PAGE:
Lactobacillus acidophilus
Lactobacillus acidophilus

Background

Lactobacillus acidophilus (L. acidophilus) is a type of probiotic ("good" bacteria) found in the human gut, mouth, and vagina, and also in certain foods.

"Good" bacteria such as L. acidophilus can help break down food, absorb nutrients, and fight off "bad" organisms that might cause diseases. L. acidophilus is sometimes added to fermented foods like yogurt and is also found in probiotic supplements.

People commonly use L. acidophilus for diarrhea from antibiotics, as well as irritable bowel syndrome (IBS), overgrowth of bacteria in the vagina, and an infection caused by the bacteria Helicobacter pylori (H. pylori). It is also used for acne, hay fever, eczema, and many other conditions, but there is no good scientific evidence to support many of these other uses. There is also no good evidence to support using L. acidophilus COVID-19.

Don't confuse L. acidophilus with other probiotics, or with fermented food products such as fermented milk, kefir, or yogurt. These are not the same. Also note that the Lactobacillus genus was split up into 25 different genera in April 2020. Some other species' names changed, but L. acidophilus remained the same.
When taken by mouth: L. acidophilus is likely safe. It's been used safely together with other probiotics for up to 9 months. Some people might experience gas or bloating, but it's usually well-tolerated.

When applied to the vagina: L. acidophilus is likely safe. It's been used safely for up to 12 weeks.

Special Precautions & Warnings:

Pregnancy: L. acidophilus is possibly safe when taken by mouth during pregnancy. It's been used safely together with other probiotics for 6 weeks, starting at 24-28 weeks of pregnancy.

Breast-feeding: There isn't enough reliable information to know if L. acidophilus is safe to use while breast-feeding. But there's no reason to expect safety concerns when used appropriately under medical supervision.

Children: L. acidophilus is likely safe when taken by mouth appropriately in children. It's been used safely alone and together with other probiotics.

Weakened immune system: Some probiotics have caused blood infections in a small number of people with weakened immune systems. If you have a weakened immune system, talk with your healthcare provider before taking probiotics, including L. acidophilus.

Damaged heart valves: Some probiotics have caused infections of the inner lining of the heart chambers and heart valve. This is extremely rare, but people with damaged heart valves should stop taking probiotics like Lactobacillus acidophilus before dental procedures or surgical procedures.

Effectiveness

Natural Medicines rates effectiveness based on scientific evidence according to the following scale: Effective, Likely Effective, Possibly Effective, Possibly Ineffective, Likely Ineffective, Ineffective, and Insufficient Evidence to Rate.
Likely effective Effectiveness definitions
Possibly effective Effectiveness definitions
  • Diarrhea in people taking antibiotics (antibiotic-associated diarrhea). Taking L. acidophilus by mouth, alone or with other probiotics, seems to reduce the risk of diarrhea while taking antibiotics.
  • Overgrowth of bacteria in the vagina. L. acidophilus vaginal suppositories and vaginal tablets might help treat this condition. But it's not clear if taking L. acidophilus by mouth helps.
  • A digestive tract infection that can lead to ulcers (Helicobacter pylori or H. pylori). Taking L. acidophilus by mouth along with most standard drug therapies helps treat stomach ulcers caused by H. pylori.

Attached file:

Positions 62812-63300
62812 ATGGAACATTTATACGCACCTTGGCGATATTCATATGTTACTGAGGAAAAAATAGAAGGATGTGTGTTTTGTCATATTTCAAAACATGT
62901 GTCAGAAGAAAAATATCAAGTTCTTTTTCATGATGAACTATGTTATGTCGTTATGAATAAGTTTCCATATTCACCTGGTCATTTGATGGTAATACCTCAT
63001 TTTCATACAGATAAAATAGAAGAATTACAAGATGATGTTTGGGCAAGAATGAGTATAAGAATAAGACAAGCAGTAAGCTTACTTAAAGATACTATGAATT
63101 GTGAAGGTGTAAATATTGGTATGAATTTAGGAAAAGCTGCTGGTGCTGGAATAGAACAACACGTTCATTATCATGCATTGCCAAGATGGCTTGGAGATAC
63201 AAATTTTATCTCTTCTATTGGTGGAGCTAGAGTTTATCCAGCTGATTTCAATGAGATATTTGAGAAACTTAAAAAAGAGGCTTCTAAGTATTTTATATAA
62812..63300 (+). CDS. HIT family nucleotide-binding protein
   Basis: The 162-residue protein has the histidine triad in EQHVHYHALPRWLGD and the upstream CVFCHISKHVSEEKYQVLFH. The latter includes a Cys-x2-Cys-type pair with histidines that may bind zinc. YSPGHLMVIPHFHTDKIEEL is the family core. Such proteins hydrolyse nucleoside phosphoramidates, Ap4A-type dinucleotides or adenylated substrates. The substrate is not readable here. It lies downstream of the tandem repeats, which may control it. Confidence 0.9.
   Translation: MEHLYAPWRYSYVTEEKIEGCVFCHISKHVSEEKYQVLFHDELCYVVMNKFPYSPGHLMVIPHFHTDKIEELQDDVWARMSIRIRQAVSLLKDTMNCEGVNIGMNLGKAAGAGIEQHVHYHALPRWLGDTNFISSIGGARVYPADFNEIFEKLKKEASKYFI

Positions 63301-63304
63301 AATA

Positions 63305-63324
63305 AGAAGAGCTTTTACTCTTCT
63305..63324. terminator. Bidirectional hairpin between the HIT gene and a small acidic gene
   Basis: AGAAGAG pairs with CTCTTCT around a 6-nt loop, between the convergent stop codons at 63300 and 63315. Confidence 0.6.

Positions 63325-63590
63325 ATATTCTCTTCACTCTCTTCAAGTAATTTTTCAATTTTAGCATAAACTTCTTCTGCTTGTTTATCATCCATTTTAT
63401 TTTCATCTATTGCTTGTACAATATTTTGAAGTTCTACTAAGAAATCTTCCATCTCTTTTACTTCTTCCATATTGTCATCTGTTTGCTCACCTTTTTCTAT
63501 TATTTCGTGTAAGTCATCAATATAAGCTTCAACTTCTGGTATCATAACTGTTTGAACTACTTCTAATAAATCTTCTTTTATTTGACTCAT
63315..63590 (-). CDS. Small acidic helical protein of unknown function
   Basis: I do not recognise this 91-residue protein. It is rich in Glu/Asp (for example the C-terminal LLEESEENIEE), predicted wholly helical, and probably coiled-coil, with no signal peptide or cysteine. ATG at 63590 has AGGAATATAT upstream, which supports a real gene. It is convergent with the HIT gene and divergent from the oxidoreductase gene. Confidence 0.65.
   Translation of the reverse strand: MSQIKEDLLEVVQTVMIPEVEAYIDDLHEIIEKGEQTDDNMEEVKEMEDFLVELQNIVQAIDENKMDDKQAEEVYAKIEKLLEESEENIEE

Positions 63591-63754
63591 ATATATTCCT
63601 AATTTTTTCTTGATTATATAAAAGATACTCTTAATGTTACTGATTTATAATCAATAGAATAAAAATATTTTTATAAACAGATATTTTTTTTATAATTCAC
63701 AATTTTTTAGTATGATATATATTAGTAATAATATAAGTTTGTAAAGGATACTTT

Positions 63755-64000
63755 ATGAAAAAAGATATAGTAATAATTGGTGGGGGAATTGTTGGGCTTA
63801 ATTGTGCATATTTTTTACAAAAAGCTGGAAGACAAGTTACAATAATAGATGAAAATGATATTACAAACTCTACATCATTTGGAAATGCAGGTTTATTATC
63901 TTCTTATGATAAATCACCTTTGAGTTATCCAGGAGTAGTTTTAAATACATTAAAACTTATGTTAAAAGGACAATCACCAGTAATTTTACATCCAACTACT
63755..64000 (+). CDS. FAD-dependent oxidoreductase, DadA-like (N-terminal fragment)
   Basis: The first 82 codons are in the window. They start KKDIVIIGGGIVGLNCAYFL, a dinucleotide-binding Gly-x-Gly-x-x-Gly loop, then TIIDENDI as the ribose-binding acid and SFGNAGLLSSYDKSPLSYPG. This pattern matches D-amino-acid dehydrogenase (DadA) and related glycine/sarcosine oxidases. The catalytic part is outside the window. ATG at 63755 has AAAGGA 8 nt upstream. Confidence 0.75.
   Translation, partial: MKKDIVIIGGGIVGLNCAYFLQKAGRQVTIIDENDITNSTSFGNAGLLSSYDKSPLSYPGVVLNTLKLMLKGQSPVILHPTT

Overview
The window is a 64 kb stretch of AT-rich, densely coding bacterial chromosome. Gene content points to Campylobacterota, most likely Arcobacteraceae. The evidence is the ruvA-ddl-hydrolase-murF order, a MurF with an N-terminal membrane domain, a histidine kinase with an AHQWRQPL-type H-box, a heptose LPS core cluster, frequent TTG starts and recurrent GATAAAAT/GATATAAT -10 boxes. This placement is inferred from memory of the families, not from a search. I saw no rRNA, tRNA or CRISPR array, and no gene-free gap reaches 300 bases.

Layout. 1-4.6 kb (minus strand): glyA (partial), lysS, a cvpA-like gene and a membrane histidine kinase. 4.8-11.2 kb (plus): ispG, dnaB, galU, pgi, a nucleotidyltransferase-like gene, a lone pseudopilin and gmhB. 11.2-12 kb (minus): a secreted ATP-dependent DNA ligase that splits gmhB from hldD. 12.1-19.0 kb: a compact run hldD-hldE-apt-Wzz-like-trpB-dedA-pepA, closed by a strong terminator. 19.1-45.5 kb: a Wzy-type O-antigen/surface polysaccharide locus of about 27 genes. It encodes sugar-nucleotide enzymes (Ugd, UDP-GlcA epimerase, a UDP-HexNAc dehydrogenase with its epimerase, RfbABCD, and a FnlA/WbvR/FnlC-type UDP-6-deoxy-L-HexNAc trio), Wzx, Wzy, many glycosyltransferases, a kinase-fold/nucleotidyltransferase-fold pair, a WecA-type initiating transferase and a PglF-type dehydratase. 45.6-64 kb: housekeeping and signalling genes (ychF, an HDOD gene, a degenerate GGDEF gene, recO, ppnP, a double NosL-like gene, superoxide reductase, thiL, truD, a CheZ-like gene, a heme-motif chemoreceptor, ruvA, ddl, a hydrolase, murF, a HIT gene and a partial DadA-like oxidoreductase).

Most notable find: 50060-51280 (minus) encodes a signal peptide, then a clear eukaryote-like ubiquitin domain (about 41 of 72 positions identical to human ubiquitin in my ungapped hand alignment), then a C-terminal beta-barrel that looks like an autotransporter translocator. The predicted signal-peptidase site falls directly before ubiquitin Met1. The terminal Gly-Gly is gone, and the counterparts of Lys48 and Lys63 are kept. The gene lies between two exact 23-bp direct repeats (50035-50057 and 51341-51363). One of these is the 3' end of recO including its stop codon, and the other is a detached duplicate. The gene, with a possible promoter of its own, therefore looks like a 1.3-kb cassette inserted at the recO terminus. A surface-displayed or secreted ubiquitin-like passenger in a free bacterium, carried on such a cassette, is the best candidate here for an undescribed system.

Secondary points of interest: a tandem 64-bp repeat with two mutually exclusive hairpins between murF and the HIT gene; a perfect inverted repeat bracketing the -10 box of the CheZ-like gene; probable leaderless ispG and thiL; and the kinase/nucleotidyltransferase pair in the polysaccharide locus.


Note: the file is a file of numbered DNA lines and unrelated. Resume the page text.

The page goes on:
• A long-term disorder of the large intestines that causes stomach pain (irritable bowel syndrome or IBS). Taking L. acidophilus by mouth with other probiotics seems to reduce symptoms of IBS.
Likely ineffective Effectiveness definitions
Possibly ineffective Effectiveness definitions
  • Prone to allergies and allergic reactions (atopic disease). Taking L. acidophilus by mouth during pregnancy, while breastfeeding, or giving it to newborns doesn't seem to prevent allergies in children.
There is interest in using L. acidophilus for a number of other purposes, but there isn't enough reliable information to say whether it might be helpful.
Insufficient evidence Effectiveness definitions

Dosing & administration

L. acidophilus is sometimes added to fermented foods such as yogurt, but it's most commonly used in dietary supplements.

In adults, L. acidophilus has most often been taken by mouth, alone or together with other probiotics, in doses of up to 60 billion CFUs daily for up to 6 months. In children, L. acidophilus has most often been taken by mouth in doses of up to 30 billion CFUs daily, for up to 3 months. Speak with a healthcare provider to find out what dose might be best for a specific condition.

Interactions with pharmaceuticals

Antibiotic drugs

Interaction Rating=Moderate Be cautious with this combination.

L. acidophilus is a type of friendly bacteria. Antibiotics are used to reduce harmful bacteria in the body. Taking antibiotics along with L. acidophilus can reduce the effects of L. acidophilus. To avoid this interaction, take L. acidophilus products at least 2 hours before or after antibiotics.

Interactions with herbs & supplements

There are no known interactions with herbs and supplements.

Interactions with foods

There are no known interactions with foods.
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This monograph was last reviewed on 10/03/2022 18:29:33 and last updated on 18/11/2020 02:23:18. Monographs are reviewed and/or updated multiple times per month and at least once per year.
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